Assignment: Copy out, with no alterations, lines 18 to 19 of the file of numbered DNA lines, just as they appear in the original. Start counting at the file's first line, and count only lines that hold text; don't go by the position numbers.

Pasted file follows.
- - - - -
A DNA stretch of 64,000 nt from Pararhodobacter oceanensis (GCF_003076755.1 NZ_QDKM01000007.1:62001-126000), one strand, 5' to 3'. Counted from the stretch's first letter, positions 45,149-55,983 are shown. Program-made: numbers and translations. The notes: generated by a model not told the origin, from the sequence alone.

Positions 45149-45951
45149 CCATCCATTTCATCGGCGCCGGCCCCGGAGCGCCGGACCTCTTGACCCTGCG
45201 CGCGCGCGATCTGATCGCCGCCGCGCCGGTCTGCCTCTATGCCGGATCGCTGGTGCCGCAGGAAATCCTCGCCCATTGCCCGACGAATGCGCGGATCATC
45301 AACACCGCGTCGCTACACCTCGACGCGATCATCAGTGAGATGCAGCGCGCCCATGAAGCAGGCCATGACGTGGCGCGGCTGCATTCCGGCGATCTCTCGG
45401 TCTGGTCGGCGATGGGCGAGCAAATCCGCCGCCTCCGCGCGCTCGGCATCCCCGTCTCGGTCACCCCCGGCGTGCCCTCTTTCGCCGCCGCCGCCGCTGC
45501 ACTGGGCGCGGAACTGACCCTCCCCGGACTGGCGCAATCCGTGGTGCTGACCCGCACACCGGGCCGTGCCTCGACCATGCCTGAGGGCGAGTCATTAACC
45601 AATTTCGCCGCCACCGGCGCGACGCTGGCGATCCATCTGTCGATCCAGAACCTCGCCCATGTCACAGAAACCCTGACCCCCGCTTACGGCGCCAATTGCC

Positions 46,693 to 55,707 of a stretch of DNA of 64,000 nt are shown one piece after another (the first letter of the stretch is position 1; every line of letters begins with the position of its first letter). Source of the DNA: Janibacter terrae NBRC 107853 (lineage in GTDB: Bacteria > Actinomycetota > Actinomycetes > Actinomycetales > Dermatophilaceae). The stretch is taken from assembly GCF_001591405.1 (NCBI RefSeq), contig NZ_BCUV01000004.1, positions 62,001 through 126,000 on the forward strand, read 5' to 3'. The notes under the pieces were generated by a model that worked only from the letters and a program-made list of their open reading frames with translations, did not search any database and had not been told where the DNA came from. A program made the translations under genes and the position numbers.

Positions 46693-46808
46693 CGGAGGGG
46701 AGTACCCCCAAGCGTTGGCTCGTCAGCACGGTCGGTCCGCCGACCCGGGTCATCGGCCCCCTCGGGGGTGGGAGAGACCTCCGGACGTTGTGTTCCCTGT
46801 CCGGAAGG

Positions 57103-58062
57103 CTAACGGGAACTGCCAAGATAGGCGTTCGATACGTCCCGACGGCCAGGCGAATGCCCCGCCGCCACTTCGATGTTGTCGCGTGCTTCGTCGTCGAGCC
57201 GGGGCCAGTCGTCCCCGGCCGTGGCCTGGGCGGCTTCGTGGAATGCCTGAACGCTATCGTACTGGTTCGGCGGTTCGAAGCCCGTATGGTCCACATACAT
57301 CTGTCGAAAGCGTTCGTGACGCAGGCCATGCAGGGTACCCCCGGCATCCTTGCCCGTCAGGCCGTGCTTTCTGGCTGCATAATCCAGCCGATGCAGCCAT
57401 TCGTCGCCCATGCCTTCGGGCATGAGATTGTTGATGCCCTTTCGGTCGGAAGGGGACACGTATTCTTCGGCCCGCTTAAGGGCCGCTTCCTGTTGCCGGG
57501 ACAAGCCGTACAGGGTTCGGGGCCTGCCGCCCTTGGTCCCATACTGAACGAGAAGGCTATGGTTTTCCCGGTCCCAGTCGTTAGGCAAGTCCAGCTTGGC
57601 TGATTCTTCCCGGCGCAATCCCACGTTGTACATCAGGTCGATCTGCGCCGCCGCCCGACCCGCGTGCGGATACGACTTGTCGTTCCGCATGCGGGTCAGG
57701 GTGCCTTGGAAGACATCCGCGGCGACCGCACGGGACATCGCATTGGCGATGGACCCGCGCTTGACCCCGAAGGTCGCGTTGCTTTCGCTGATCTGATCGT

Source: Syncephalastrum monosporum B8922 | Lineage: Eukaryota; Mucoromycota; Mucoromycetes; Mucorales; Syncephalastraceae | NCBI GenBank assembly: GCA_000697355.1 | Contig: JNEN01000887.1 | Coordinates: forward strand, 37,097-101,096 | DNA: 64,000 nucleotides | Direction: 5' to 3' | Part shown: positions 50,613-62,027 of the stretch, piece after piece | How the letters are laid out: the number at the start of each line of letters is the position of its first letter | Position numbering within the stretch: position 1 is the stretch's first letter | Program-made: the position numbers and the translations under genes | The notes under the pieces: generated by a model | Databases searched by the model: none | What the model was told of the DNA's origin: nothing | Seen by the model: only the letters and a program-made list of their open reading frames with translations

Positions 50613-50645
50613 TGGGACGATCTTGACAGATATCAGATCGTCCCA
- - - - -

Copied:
57401 TCGTCGCCCATGCCTTCGGGCATGAGATTGTTGATGCCCTTTCGGTCGGAAGGGGACACGTATTCTTCGGCCCGCTTAAGGGCCGCTTCCTGTTGCCGGG
57501 ACAAGCCGTACAGGGTTCGGGGCCTGCCGCCCTTGGTCCCATACTGAACGAGAAGGCTATGGTTTTCCCGGTCCCAGTCGTTAGGCAAGTCCAGCTTGGC